Medieval old people were expected to pass their wisdom on to the younger generation, stepping back from active farming, for example, as the next generation were able to take up the task.  The Amish still practice this today, where at a certain point the old generation move out of the main house to a small, adjacent house, leaving the main house and the responsibility for the farm to a son or daughter.  Medieval peasants probably wouldn't have the choice to stop working altogether, and they probably wouldn't move out, but they would hand off the heavier chores.

One of the concerns then, of course, as it is now, is who would take care of old people.  As now, one's children were the primary candidates.  But taking care of the old was also considered a "good work."  In part this was because being old and being poor often came together, and the Bible was very explicit about taking care of the poor.  In the late Middle Ages someone wealthy might establish a "hospital" that took care of the indigent poor whether or not they were sick.  Masters were expected to provide small amounts of money to help retired servants.  Servants would be expected to take care of an old master.  Guilds would take care of their members in their old age.  Churches routinely took in old people, as monks or nuns if they were educated enough to take part in the liturgy, or at least as part of the cluster of official poor people whom they fed and clothed.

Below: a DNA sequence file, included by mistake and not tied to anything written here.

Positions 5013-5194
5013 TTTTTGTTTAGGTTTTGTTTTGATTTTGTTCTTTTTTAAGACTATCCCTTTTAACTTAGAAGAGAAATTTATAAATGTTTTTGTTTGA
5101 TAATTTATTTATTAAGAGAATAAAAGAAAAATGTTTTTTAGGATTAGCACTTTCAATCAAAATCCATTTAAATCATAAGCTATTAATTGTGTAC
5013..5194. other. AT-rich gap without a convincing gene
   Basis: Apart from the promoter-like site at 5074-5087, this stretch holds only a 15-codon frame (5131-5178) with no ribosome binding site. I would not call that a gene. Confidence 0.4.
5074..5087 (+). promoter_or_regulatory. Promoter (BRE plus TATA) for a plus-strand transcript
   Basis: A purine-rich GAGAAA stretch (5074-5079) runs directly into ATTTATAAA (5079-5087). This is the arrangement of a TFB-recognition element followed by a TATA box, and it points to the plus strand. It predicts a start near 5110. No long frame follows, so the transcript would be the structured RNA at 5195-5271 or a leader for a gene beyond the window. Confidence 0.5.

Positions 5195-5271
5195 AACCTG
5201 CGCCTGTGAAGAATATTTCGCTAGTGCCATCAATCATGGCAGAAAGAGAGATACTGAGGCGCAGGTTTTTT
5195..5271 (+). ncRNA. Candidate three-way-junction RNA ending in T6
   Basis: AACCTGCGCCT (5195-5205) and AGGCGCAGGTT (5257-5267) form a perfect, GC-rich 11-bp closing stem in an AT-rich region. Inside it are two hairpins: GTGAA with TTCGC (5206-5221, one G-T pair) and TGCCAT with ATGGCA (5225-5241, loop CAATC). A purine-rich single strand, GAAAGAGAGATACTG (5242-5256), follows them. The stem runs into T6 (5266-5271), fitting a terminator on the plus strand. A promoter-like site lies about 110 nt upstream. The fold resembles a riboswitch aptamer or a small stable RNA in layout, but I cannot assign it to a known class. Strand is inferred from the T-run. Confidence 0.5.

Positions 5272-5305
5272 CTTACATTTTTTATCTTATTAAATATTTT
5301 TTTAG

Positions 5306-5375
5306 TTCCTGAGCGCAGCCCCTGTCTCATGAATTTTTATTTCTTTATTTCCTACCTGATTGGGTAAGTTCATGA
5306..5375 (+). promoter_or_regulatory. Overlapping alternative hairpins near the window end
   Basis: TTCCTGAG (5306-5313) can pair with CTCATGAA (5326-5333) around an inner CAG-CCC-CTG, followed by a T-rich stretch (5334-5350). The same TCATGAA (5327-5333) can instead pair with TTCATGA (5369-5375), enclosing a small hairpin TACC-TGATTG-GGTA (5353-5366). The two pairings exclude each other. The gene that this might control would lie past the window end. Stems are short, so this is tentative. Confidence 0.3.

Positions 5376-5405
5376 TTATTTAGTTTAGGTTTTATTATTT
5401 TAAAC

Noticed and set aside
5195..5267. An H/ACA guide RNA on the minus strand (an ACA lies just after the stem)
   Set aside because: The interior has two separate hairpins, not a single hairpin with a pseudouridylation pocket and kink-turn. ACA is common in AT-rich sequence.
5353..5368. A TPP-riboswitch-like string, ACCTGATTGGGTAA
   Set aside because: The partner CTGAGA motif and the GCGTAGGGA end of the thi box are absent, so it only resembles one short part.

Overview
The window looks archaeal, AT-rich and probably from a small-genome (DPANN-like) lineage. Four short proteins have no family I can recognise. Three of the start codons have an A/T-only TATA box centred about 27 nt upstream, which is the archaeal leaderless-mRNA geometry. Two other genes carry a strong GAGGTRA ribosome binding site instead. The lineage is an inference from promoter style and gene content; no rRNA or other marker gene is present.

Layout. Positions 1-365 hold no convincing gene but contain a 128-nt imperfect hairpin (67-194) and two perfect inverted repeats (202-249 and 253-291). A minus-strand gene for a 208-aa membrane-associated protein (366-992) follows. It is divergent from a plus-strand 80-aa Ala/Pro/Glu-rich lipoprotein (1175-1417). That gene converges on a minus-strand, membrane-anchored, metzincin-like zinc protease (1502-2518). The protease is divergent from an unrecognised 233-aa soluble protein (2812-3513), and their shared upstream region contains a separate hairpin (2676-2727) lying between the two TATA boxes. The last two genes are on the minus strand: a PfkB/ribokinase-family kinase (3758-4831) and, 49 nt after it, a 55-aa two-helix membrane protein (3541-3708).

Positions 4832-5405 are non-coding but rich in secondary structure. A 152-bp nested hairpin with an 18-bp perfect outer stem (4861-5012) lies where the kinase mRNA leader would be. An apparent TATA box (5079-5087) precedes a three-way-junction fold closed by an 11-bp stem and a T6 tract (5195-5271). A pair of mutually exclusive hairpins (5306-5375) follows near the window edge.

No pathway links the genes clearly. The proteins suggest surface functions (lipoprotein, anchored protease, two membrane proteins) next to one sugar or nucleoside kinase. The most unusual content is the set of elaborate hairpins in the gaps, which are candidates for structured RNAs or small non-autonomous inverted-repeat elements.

These days, for most people, a major part of one's total lifetime medical spending occurs in the last few years of life, as serious illness (heart attack, cancer, stroke, broken bones) are treated to give the person another six months or sometimes several years of life.  All of these would have carried off medieval people quickly.  There was no medieval equivalent of the fear about being kept alive by machines.

© C. Dale Brittain 2017

For more on the medieval life cycle, see my ebook, Positively Medieval:  Life and Society in the Middle Ages.

Saturday, February 18, 2017

Writing in the Middle Ages

We take writing for granted.  Starting in kindergarten, children are taught to write the letters of the alphabet, including their own names.  In the Middle Ages, however, writing was a relatively rare skill, rarer for example than reading.  For us, reading and writing go together, but if you think about it there's no necessary reason that they should.

Charlemagne famously was well educated, able to speak both Old French and Old German fluently, able to read Latin and, he claimed, at least a little Greek, but he couldn't write.  He had never developed that fine motor control of his fingers (why we start kids in kindergarten), and a lifetime with a sword or a horse's reins in his hands had further coarsened them.  He used to keep a wax tablet and stylus by his bed and practice if he woke up in the night.

Writing was rarer than reading because it was highly technical.  Until the late Middle Ages, any permanent writing was done on parchment, sheepskin carefully prepared, which of course was far more expensive than paper.  This is why rough drafts and quick notes were done on a wax tablet, that could easily be wiped clean and reused.

Writing was done with a quill pen--which in fact continued to be the case until the nineteenth century.  So you needed a goose to produce the feather to use as a pen.  (Our word indeed comes from the Latin penna, meaning feather.)  If you were right-handed, you needed a feather from the goose's left wing, so it would curve away from your face as you wrote.  The right wing feathers were understandably cheaper.  This was not quite as big a deal as you might suppose, however, because the feather would be cut down to maybe eight inches long before use (not the enormous feathery pens you may see in movies).